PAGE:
Concepts of Gender

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Sex
Refers to biological status as either male or female. Defined by chromosomes, hormones and anatomical differences.
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Gender
Psychological terms, and refers to the expected roles, behaviurs and attitudes of males and females within a given society.
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Androgyny
Describes people whose characetristics are a balanced mixture of masculine and feminine traits.
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Bem Sex Role Inventory (BSRI)
To measure adrogyny. She suggested that androgenous people who showed a mixture of masculine and feminine characteristics were psychologically healthier.
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Example Characteristics from BSRI
Masculine: forceful, aggressive, independent. Feminine: warm, affectionate, gentle. Neutral: friendly, loyal, theatrical.
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Sex-role Stereotype
An organised belief about the behvaiour, attitudes and characetristics expected of males and females.
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Adult Stereotypes about Infants
Baby X studies have shown that adults percieve and react towards babies in gender-stereotypial ways. This includes: adults desriptions and behaviour towards the baby, and toy choices made for the baby.
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Children's Gender Stereotypes
Childrena are soon aware about gender stereotypes and these ideas about gender are usually fixed betweent he ages of three and five years.
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Gender Stereotypes in the Media
Femaleas on television are outnumbered 2 to 1 by males, are younger than amles and are four times more likely to be dress provocatively than males.
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Mead's Cross-cultural Research
Mead found: Arapesh tribe - stereotypical western gender roles, Mundugamor - equality between the two genders, Tchmbuli - opposed Western gender roles.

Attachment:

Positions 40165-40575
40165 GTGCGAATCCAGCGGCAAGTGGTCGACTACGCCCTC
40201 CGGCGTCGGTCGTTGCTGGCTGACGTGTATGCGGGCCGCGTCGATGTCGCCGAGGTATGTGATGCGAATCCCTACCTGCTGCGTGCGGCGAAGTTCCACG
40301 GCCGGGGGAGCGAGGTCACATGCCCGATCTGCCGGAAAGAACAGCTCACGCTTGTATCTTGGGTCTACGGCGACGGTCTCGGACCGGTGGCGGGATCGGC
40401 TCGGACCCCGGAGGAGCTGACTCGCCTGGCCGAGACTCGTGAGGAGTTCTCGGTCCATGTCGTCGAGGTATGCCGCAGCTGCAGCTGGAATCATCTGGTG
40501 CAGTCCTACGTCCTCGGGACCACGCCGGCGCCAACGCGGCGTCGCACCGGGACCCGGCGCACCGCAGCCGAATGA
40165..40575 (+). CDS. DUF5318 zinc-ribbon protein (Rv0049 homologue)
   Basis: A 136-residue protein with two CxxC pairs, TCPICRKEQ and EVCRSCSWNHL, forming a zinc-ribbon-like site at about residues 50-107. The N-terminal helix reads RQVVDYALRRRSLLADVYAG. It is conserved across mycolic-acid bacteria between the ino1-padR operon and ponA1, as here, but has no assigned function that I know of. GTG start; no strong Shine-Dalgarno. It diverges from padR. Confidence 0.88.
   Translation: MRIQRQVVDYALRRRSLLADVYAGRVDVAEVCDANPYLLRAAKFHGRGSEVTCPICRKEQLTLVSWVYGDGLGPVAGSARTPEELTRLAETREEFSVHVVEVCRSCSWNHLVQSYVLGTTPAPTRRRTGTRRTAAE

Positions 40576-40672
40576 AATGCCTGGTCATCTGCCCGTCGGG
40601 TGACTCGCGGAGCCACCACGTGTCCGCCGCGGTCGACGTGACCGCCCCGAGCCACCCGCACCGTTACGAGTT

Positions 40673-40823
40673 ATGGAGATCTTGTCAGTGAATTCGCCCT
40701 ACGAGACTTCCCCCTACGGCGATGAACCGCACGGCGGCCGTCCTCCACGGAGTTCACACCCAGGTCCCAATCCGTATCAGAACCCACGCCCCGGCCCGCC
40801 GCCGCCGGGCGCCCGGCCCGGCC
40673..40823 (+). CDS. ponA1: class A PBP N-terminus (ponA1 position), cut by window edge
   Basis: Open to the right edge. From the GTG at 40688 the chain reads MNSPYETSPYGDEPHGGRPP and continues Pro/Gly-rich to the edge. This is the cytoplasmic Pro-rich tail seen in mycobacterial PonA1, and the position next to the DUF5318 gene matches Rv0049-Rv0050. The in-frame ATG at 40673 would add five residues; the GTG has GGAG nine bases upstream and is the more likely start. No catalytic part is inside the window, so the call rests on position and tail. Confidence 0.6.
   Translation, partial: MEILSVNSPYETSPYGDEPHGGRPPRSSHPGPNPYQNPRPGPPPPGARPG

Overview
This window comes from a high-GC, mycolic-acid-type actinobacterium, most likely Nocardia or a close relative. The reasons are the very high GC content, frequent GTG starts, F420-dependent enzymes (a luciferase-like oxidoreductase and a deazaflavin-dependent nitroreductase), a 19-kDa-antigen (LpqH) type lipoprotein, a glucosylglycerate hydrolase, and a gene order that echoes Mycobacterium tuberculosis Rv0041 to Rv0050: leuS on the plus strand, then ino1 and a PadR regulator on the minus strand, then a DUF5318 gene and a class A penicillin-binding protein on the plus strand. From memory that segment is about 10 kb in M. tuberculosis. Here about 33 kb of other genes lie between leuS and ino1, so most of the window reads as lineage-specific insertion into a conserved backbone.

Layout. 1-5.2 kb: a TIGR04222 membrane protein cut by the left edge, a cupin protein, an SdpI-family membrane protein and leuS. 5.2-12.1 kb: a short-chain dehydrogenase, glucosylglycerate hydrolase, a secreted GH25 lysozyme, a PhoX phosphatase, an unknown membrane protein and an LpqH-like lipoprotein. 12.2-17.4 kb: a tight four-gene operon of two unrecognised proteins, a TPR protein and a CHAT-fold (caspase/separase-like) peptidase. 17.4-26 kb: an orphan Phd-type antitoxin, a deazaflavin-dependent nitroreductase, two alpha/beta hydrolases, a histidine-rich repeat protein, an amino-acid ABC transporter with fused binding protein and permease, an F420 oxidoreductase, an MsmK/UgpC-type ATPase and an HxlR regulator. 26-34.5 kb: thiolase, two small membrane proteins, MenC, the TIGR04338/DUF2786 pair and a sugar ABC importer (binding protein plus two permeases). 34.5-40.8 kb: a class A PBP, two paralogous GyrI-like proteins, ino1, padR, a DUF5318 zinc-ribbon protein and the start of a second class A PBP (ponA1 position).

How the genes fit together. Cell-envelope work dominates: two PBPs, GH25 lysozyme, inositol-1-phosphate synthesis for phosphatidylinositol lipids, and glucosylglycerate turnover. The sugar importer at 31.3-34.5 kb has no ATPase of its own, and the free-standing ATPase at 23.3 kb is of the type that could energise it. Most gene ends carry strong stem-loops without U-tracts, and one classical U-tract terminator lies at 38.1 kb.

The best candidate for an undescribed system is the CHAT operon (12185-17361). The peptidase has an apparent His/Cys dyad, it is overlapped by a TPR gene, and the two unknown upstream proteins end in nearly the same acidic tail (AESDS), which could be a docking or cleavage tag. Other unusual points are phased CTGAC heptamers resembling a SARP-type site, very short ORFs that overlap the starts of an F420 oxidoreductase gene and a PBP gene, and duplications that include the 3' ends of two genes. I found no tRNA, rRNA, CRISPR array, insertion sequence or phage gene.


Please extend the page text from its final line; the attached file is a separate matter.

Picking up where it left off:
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Problems with Mead's Study
Unscientific, shaped gender behaviour, Errington and Gewertz (1989) found that the Tchmbuli tribe woemn did not dominate men, and Mead changed her views about cultural influences.
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Nature View
Suggests gender-related behaviour is entirely controlled by hormonal and genetic factors. Women are biologically programmed to be nurturers and carers, while men are providers and protectors.
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Nurture View
Suggests that gender-related behaviour is entirely deteremined by ocial and cultural factors, such as experience and environment.
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Other cards in this set

Card 2

Front

Psychological terms, and refers to the expected roles, behaviurs and attitudes of males and females within a given society.

Back

Gender

Card 3

Front

Describes people whose characetristics are a balanced mixture of masculine and feminine traits.

Back

Preview of the back of card 3

Card 4

Front

To measure adrogyny. She suggested that androgenous people who showed a mixture of masculine and feminine characteristics were psychologically healthier.

Back

Preview of the back of card 4

Card 5

Front

Masculine: forceful, aggressive, independent. Feminine: warm, affectionate, gentle. Neutral: friendly, loyal, theatrical.

Back

Preview of the back of card 5
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